We didn’t need a trial to know that Derek Chauvin was guilty

Yes. Derek Chauvin is guilty. But the system that gave rise to his cruelty, and the cruelty of countless other murdering police, is still on the loose.

Of course we all knew Chauvin was guilty. We knew it from the moment we saw the agonizing video of George Floyd’s final minutes in this world, crying out for his mother as his life was extinguished. Last summer that video found its way to our phones, computers and televisions. 

The graphic violence of a Black man’s death under the weight of a white police officer’s knee as other officers (some of whom were police of color) looked on, went viral as these things tend to do on social media. The images were seared into our collective consciousness, impossible for a community in quarantine to ignore. 

Photo: Benjamin Fanjoy

Since that moment much has happened. We have a new president. We have vaccines for a virus that has claimed the lives of more than half a million Americans. But as we march together towards some semblance of normalcy, the extra-judicial killings of Black and Brown men by police continue at a steady pace. In a perverse and horrible way, the continuous reports of police killings of Black and Brown men were one the few signs of normalcy that remained amid the pandemic.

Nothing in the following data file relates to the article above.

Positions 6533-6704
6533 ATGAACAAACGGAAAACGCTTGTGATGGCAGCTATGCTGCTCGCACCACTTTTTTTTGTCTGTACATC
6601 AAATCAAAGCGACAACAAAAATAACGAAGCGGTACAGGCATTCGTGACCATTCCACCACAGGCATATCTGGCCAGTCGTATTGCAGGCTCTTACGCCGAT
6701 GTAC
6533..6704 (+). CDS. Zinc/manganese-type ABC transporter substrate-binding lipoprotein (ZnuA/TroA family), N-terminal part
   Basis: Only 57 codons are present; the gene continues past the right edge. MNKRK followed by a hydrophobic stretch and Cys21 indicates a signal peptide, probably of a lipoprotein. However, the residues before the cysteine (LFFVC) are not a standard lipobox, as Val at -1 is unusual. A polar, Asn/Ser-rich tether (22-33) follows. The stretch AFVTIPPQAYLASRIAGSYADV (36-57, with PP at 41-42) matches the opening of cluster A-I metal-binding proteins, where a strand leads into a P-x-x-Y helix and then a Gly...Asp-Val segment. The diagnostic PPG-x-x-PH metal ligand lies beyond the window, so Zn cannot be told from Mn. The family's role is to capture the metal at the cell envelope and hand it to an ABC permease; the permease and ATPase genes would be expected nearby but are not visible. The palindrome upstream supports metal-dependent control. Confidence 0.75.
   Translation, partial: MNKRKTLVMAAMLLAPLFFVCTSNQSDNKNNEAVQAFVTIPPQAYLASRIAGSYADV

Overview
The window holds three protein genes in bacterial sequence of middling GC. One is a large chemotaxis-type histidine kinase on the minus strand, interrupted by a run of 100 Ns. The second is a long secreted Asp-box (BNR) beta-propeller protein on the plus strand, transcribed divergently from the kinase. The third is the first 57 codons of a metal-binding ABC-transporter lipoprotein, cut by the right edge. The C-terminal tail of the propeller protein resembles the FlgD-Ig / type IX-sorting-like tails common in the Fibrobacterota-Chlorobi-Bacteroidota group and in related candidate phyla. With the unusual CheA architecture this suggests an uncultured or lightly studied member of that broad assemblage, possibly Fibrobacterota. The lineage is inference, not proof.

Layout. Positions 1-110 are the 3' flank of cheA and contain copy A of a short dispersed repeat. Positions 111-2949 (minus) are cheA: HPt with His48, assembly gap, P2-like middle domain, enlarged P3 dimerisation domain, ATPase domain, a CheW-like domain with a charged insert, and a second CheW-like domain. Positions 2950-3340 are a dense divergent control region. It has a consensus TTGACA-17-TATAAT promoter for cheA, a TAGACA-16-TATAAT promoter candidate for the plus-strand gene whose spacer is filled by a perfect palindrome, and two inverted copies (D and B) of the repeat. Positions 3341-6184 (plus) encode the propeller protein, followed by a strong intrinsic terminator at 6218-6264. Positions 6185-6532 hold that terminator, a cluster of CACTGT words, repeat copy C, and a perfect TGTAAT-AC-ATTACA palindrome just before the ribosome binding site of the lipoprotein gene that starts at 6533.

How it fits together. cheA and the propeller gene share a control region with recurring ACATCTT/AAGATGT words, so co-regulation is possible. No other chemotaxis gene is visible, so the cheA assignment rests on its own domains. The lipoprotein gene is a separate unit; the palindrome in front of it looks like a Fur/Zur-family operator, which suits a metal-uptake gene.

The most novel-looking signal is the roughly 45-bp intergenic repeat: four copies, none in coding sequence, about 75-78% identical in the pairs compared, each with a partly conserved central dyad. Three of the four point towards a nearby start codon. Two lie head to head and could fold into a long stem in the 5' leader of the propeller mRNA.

A protester holds a sign with an image of George Floyd with the words reading “I cant breath” captioned, June 3, 2020. Photo: Benjamin Fanjoy

Our community has borne witness to the deaths of countless Black and Brown men at the hands of the police, most of which have gone unpunished. So it is crucial that we remember how we got to this verdict. Without the uprisings of the previous summer that swept across our nation’s consciousness, there is no verdict. Without the burning of buildings and smashing of windows—acts born of pain and frustration that were roundly condemned by many so-called “progressives”—there is no verdict. 

Without the dismantling of this brutal system and the creation of something new, these killings will continue. Today’s verdict is a milestone for racial justice and accountability in the U.S., but there are many, many more to reach. May this verdict propel us towards the building of a better future. May this verdict embolden our calls for justice for Breonna Taylor, Daunte Wright, Adam Toledo, Roger Allen, Ma’Khia Bryant and the others who are yet to come.